Silence Is an Abuser’s Biggest Accomplice
Silence will always be an abuser’s biggest accomplice. That’s where he finds his best refuge. Where all of his humiliating aggressions and each one of his blows are sheltered. These are later camouflaged by an “I promise that this is the last time it will happen”.
Now, these promises turn into smoke when they sense a new “snub”. Or when you disagree with them, or when they feel the need to validate their power. Simply put, abusers suffer from chronic insecurity.
An abuser will always seek your forgiveness. But he won’t hesitate to maintain the same abuse, the same harassment. The only way to escape this circle of power is taking away his best accomplice: silence.
Silence is and will always be the best refuge for someone who assaults, for someone who infringes. You need to break the silence and give a voice to every victim.
An abuser’s allies
Hidden violence is the most common kind within our society. Be it the public assault of a woman or hidden within the household of a couple. So much so, that according to a study conducted in the United Nations, it is estimated that 35% of women all over the world have been abused. Also, almost 70% of them have suffered through an assault at some point. These are facts upon which we should reflect.
The abuser can be educated and have a a good job, or he can be unemployed. He can be young or old, and, of course, he can also be a she. Sociological patterns aren’t usually of much use to experts in identifying them. Even less so if you keep in mind one essential aspect: the abuser is usually very highly regarded socially. In fact, for other people, he is usually a “good guy”.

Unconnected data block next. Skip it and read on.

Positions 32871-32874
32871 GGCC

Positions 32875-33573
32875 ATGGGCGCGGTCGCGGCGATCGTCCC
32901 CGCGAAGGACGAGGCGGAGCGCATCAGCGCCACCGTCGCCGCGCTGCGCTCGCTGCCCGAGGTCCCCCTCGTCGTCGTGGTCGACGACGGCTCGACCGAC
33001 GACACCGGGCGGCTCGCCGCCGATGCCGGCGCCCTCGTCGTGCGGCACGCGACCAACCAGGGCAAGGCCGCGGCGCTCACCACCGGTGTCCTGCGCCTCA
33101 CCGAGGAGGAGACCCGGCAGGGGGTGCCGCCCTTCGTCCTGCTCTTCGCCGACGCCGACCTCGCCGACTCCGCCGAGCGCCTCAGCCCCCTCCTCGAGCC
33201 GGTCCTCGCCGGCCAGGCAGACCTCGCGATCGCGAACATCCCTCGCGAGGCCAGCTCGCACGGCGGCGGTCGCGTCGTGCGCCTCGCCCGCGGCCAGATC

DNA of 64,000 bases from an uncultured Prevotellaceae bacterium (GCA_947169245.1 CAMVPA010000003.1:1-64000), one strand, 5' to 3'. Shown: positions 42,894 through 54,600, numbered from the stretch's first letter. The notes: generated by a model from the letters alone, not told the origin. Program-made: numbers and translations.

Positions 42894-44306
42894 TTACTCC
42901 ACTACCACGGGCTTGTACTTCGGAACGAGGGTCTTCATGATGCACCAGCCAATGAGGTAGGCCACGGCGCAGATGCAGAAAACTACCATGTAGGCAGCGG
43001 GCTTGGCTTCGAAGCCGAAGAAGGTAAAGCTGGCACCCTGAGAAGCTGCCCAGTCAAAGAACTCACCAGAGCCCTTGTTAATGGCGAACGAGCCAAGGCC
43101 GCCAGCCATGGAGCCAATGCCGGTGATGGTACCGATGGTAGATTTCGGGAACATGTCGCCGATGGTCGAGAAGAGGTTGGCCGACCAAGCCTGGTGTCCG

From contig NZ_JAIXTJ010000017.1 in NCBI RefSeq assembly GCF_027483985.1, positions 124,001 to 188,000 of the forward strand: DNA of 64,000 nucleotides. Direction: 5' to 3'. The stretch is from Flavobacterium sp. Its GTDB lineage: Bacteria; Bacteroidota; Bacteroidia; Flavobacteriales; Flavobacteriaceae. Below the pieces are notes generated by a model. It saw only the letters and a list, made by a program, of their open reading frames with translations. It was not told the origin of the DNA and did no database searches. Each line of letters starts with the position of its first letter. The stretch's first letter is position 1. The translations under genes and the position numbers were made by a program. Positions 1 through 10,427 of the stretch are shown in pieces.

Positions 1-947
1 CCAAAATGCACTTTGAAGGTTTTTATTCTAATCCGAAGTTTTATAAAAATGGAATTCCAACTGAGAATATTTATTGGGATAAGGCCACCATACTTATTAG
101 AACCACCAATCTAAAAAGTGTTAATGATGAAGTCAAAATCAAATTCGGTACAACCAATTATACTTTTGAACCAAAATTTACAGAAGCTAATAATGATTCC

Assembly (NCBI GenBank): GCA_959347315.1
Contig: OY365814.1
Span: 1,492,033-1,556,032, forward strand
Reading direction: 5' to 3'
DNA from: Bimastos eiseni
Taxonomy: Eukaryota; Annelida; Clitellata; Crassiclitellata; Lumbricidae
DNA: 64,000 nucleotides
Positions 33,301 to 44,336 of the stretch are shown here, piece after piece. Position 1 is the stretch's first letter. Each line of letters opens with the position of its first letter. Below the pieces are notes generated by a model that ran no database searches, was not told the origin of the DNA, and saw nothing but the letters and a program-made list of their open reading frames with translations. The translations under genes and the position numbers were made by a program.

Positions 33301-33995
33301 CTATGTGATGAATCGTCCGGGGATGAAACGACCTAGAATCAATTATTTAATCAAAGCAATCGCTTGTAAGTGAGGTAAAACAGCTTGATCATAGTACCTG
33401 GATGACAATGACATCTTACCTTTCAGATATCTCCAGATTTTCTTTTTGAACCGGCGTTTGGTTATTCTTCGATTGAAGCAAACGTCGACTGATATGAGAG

Now, the problem arrives when, just like Virginia Woolf said, the doors of a house close and nobody or almost nobody knows what happens inside. Because he who uses violence only expresses it with those with whom they have a very intimate affective bond: their partner, their children…
Abusers use aggression as a form of power. They are incapable of conceiving their partner as a person with rights or needs. As someone who deserves to be respected. Because they are “an object they own”, part of themselves. Hence, upon any attempt at independence, they are the ones who feel abused. Their masculinity feels vulnerable, their status of power.
The partner then opts for giving in, being silent and falling into that subordinate relationship. The kind where psychological abuse and at times even physical abuse leaves wounds that can’t always be seen at a simple glance. Taking the step of denouncing them in order to break the silence is not easy. Because, believe it or not, the victim doesn’t always feel understood.
In many cases, they must confront their close circle of family members and friends. They never truly believe the abuse or the aggressions which, despite the fact that they don’t leave any marks, are robbing them of their lives.
Social Services and care centers for victims, for their part, know that many people fear formalizing the complaint out of fear of “possible reprisals” by the aggressor.
These are without a doubt very delicate situations where the fear to break the silence is still the abuser’s best accomplice. Their best refuge and their shield of power. It is everyone’s responsibility to go out there and change mentalities. We must get the victims out of those private spaces of torture and humiliation.
Because no victim should ever feel alone. Because everyone has a spot on the puzzle that is our society. A place from which they can denounce, give a voice and be receptive to any suspicious behavior in which a woman, man or child might be suffering some kind of abuse.
Be brave, break the silence.